During their visits to European museums in the 1970s, Emanuel and Matina became horrified by what they saw as the looting of Greek antiquities, including the Classical Greek marble sculptures that were removed from the Parthenon (the Temple of Athena) on the Acropolis in Athens between 1801 and 1812 and taken to Britain. This inspired Emanuel’s odyssey to educate the world about the plundering of Classical antiquities, particularly the Parthenon Marbles, which Emanuel describes as ‘our pride, our sacrifices, a noble symbol of excellence. They are a tribute to the democratic philosophy. They are the essence of Hellenism’.
A highlight of Emanuel’s campaign was being invited to speak about the case for the restitution of the marbles at The Hague in the Netherlands in 2003. Emanuel is currently the vice chairman of the International Association for the Reunification of the Parthenon Sculptures, as well as the founder and chairman of the International Organising Committee – Australia – for the Restitution of the Parthenon Sculptures. Today the marbles remain on display in London in the purpose-built Duveen Gallery at the British Museum.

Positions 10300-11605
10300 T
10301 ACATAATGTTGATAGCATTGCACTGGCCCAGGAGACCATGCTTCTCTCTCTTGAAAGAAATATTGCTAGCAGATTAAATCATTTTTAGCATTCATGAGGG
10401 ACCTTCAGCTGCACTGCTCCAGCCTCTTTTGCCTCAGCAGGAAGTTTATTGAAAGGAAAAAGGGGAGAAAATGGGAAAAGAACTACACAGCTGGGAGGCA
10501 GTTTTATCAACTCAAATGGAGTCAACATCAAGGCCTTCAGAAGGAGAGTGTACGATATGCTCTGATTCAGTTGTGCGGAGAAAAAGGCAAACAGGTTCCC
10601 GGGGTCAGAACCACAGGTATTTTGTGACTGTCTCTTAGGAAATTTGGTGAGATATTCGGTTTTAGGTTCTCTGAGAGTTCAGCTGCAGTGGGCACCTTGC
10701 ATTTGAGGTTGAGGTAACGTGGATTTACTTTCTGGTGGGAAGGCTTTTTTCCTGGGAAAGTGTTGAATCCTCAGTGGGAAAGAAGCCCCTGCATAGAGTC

In 1985, Emanuel Comino was awarded the Medal of the Order of Australia (OAM) in the Australia Day Honours List for services to multiculturalism. In 2010 he was appointed a Member of the Order of Australia (AM). Emanuel reflects:
I am now 87 years old and blessed with a loving wife of 64 years, two sons, six grandchildren and a beautiful great-granddaughter. Despite the hardships of the premature death of my mother, living through the war in Greece and not having a formal education, Australia has provided me with so many opportunities. I will be forever grateful.
The author wishes to thank Katina Comino and the Kytherian Association of Australia for their assistance with this article.
A Welcome Wall inscription is a great gift idea to honour your family’s journey to Australia. For more information go Welcome Wall or call Adam Sherar on (02) 8241 8309.
Header image: Emanuel Comino at the Parthenon in Athens, Greece, 2013. All images reproduced courtesy Emanuel John Comino AM